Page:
On the morning of 13 October, 1990, the Syrian Air Force launched fighter jet strikes on the Lebanese presidential palace in Baabda, southeast of Beirut. Their target was a General Michel Aoun, an army commander appointed two years previously by an outgoing president to lead a temporary cabinet until elections could be held, who instead went rogue, moving himself into Baabda Palace and effectively declaring himself ruler of the republic—and happy to fight anyone who said otherwise.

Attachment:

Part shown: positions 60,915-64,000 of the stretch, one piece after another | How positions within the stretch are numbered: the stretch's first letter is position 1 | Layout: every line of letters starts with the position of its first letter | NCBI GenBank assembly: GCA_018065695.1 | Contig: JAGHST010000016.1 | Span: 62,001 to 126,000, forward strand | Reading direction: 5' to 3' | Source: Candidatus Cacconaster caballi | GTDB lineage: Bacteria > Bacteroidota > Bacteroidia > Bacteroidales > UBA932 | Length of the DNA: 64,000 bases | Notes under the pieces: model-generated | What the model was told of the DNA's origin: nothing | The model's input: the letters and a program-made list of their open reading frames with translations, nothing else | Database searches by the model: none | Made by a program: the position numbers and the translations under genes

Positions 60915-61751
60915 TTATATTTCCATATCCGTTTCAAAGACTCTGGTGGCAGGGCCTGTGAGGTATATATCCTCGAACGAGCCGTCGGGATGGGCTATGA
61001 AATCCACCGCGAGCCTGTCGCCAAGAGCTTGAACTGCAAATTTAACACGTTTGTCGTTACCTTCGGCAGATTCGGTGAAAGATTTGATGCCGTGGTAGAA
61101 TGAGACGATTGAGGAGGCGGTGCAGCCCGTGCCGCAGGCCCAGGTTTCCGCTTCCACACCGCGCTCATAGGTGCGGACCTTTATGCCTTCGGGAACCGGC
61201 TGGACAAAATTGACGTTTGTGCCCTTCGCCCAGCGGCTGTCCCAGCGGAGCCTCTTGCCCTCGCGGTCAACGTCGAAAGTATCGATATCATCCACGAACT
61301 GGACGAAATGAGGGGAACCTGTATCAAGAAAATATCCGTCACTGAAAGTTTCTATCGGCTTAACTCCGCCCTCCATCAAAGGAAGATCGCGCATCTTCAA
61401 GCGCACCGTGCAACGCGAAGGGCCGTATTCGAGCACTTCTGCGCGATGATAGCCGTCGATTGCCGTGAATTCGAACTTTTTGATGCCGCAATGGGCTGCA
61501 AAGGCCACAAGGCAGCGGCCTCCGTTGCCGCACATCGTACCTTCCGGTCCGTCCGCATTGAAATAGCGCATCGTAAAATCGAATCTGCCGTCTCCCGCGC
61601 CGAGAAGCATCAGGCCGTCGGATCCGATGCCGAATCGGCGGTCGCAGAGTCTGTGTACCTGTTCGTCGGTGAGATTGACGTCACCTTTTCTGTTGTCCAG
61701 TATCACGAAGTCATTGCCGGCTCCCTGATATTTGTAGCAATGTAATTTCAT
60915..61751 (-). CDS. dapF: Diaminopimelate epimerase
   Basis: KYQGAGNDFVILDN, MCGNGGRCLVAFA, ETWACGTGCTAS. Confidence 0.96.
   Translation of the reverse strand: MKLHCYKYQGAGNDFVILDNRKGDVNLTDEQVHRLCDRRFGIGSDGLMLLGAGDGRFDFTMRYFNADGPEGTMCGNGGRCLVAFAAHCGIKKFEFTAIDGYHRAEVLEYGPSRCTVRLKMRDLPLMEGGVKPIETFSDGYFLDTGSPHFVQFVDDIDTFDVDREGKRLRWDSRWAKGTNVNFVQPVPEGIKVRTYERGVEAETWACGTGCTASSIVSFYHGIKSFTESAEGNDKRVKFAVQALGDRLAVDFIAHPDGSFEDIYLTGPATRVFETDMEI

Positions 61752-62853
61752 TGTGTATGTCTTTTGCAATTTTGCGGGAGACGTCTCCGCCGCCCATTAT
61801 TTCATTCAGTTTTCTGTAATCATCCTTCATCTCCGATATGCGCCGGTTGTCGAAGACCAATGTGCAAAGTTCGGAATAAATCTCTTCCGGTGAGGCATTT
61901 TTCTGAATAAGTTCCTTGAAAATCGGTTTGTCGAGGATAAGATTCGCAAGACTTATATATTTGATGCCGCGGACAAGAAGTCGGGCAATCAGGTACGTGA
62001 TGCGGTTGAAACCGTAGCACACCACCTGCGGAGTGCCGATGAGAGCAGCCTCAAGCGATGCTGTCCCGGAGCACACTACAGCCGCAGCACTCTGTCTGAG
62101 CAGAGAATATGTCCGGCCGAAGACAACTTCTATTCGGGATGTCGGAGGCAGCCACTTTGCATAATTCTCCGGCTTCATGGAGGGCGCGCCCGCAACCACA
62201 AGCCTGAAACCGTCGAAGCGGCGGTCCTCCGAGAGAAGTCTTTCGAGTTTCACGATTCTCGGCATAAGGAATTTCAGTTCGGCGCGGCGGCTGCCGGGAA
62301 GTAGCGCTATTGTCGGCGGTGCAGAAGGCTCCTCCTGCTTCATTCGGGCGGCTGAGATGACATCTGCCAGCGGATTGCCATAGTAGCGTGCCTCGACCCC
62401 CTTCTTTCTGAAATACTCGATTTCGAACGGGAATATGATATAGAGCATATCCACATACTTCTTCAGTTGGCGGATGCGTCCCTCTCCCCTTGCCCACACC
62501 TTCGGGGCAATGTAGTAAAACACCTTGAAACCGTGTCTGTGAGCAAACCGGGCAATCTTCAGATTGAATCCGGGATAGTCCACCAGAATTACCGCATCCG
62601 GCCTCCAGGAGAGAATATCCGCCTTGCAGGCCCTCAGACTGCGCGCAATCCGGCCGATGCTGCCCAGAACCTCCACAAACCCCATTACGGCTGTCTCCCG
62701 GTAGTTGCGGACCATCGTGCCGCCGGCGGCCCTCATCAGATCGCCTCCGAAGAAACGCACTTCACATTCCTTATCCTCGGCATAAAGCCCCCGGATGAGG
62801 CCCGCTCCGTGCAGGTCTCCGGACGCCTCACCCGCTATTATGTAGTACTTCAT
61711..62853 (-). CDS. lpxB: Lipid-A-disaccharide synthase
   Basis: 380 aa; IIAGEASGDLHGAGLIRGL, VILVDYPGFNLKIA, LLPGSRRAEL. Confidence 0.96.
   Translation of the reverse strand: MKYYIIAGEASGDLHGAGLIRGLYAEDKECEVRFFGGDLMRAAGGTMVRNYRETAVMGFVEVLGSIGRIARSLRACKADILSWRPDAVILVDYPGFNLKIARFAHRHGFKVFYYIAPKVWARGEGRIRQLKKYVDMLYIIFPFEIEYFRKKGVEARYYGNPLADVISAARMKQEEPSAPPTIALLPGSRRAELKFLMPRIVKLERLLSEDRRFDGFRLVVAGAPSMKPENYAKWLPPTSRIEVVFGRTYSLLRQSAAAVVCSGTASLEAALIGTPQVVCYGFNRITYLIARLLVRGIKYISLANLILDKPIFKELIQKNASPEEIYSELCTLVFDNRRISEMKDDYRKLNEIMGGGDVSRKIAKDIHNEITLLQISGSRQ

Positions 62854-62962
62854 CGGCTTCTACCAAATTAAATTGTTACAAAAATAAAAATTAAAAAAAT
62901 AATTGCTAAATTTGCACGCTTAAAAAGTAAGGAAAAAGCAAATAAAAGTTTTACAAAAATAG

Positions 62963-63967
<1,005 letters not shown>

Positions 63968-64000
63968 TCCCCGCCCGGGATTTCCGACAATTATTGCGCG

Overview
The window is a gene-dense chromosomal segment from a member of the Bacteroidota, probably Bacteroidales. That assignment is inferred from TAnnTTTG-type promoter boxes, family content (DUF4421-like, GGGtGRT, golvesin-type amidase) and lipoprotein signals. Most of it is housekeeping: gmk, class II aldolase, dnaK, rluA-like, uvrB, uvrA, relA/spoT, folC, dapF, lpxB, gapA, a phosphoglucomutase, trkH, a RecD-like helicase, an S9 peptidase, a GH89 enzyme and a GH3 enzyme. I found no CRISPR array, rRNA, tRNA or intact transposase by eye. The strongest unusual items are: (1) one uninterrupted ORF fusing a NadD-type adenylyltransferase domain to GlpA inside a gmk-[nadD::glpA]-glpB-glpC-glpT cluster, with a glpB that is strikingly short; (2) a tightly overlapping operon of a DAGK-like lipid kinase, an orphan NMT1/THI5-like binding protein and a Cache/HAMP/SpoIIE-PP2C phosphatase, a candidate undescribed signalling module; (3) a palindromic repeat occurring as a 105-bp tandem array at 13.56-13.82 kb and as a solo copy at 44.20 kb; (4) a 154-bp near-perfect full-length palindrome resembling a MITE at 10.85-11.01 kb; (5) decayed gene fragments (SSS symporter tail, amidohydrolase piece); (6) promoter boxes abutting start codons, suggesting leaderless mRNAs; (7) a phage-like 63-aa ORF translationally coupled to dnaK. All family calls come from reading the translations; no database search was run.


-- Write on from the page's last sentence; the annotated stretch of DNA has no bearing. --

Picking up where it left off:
His reign, such as it was, saw thousands killed in quixotic military campaigns against rival warlords and the Syrian army then occupying Lebanon. By October 1990, the Syrians were determined to finish him off, and the United States – of whom he had also managed to make an enemy—was willing to let them, not least as a nod of gratitude for Damascus’ assistance in the liberation of Kuwait from Saddam Hussein. “I am ready to die on the battlefield of honor rather than surrender—be sure I shall die fighting,” Aoun told a crowd of supporters on the 12th, when it was clear a final Syrian push was imminent. By noon the following day, Aoun had surrendered without firing a shot and fled to the French embassy, leaving scores of his men massacred in the ground and air onslaught, and the presidential palace in ruins. Lebanon’s fifteen-year civil war was over.